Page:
I'll be in Ridgeland, Mississippi for a show weekend after next, then will be in a show in Villa Rica, then on to Sandy Springs for the Artsapalooza. A few weeks after that I'll be hosting my Annual Spring Open Studio here at ceramics central.


Source: http://www.janetmcgregordunn.com/

Creative sparks

I've always found the creative process to be fascinating. Not just the "doing" of creativity, but the beginnings, the process of going from thought to action--- all that occurs in the brain. Everyone who creates, whether it is art, food, a spread sheet, a job proposal, or a mess, goes through some steps in their brain. Most of us just do it on automatic and never think about it.

My little brain just pings all the time. I have my "bam" moments and my slow cookers. I can see a stick in the woods and it'll set my mind to racing toward a new piece of pottery or wake up from a dream where I've been building something and know I have to play. I often spend days and weeks tussling with a project I want to start...but will know it's not quite jelled. When I get it, I have to get to it or I am like that kid kicking the wall waiting for everyone to wake up so they can get to Disney.

I woke up this morning and before I got out of bed had a "eureka moment" regarding a pot I've been playing with in my head.

Last week our local Friends of the Library had one of their book sales. People donate used books, they in turn sell them to help fund things for the library. I'm a readaholic. I usually have to have help carrying all my books out to the vehicle.

I always check out the craft section to see if they have anything on ceramics. It's rare to find something but I have picked up some treasures. This time there was a thin hardback titled "Clay Hand Building". I didn't even look through it, just saw 'clay' and grabbed it. Turns out it was written back in 1979. There wasn't anything in it that I didn't already know but the photos (all in black and white) of the pieces were fun to view. Well worth a dollar!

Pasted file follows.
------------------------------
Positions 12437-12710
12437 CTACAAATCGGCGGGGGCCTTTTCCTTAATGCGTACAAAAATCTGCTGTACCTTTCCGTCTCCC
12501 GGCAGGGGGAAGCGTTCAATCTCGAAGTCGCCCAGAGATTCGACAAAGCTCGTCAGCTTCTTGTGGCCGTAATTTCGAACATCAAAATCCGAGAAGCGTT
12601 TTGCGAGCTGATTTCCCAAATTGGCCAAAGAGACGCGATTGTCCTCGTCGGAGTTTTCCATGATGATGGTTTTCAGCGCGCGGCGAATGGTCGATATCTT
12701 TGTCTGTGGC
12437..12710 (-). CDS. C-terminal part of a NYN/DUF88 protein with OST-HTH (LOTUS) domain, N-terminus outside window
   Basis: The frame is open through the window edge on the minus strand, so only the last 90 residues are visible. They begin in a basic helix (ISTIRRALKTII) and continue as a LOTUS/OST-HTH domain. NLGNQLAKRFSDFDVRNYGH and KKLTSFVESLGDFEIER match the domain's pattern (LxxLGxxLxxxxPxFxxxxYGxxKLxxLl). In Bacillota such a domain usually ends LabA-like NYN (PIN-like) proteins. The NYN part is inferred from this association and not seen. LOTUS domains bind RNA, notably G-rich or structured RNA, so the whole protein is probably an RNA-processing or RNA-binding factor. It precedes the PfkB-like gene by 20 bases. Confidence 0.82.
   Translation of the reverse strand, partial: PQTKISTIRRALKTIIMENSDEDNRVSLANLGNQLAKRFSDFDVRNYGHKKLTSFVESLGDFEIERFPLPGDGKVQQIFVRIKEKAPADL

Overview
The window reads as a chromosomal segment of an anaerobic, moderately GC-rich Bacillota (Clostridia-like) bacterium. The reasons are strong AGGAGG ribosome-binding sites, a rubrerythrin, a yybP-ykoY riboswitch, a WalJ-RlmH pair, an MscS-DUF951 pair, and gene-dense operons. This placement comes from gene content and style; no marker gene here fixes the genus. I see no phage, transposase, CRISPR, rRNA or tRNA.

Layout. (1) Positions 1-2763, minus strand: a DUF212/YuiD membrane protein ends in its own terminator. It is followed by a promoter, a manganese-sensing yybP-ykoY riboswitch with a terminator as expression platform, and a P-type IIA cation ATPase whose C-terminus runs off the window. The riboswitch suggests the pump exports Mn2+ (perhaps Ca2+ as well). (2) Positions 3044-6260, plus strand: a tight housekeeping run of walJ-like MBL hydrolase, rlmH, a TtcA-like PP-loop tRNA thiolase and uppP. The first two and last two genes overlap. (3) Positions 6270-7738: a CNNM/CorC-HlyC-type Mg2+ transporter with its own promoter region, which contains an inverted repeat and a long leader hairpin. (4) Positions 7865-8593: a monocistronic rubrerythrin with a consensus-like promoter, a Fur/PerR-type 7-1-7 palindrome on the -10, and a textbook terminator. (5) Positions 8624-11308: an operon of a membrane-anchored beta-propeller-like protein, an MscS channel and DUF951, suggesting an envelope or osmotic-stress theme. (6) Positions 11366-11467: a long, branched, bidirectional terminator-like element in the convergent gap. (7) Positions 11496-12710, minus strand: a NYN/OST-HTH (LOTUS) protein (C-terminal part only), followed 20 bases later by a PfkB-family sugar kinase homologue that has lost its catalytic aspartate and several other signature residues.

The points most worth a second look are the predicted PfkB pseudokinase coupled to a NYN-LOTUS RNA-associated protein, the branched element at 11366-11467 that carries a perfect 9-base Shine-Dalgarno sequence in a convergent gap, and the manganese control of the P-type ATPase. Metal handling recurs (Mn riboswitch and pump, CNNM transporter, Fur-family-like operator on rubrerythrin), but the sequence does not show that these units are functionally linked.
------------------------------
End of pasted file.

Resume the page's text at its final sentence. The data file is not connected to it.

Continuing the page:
One of the pots pictured in the book, a little slab pot, maybe 4 inches caught my attention and sparked an idea. My piece will look nothing at all like the one I saw in the book. It will be very large, different shape, different textures. But the concept sprung from looking at the picture. [When I get through with my piece I'll do an update on this blog, show you both pieces. ]

I have carried that idea in my head for days. Thinking about how I'm going to do it has put me to sleep a few nights. It has traveled with me as I've driven to the store. It has popped up as I was brushing my teeth. I've moved it around, added to it, tried various clay combos...all in my mind.

This morning I woke up thinking about the shape. And had my eureka moment while playing with a variety of shapes. It is going to be a two-piece creation. I am going to use two types of clay. I am going to add some sand or maybe grog to some of the clay.

Today is the day it will move from my mind to the real world.

I will try to remember to stop at times and take photos. I think this one is going to take more than one day.

Oh, and, while I was thinking about the new pot this morning after I got up I had another idea for a series if this works out.

I'm off to the studio. As a special treat I'll be opening a glaze load a bit later. Icing on the creation cake!

Source: http://www.janetmcgregordunn.com/

Experimenting again.

I picked up some stains that belonged to a potter who passed away a few days ago. I only grabbed six as many were in colors I wouldn't use. 

Today I started experimenting with them.

It has been many years since I mixed my own glazes or took any classes or workshops on glazes. I only have a vague memory of anything to do with stains. I spent the past few days reading about stains on-line and in some of my reference books, trying to (re)familiarize myself with all the ways they could be used.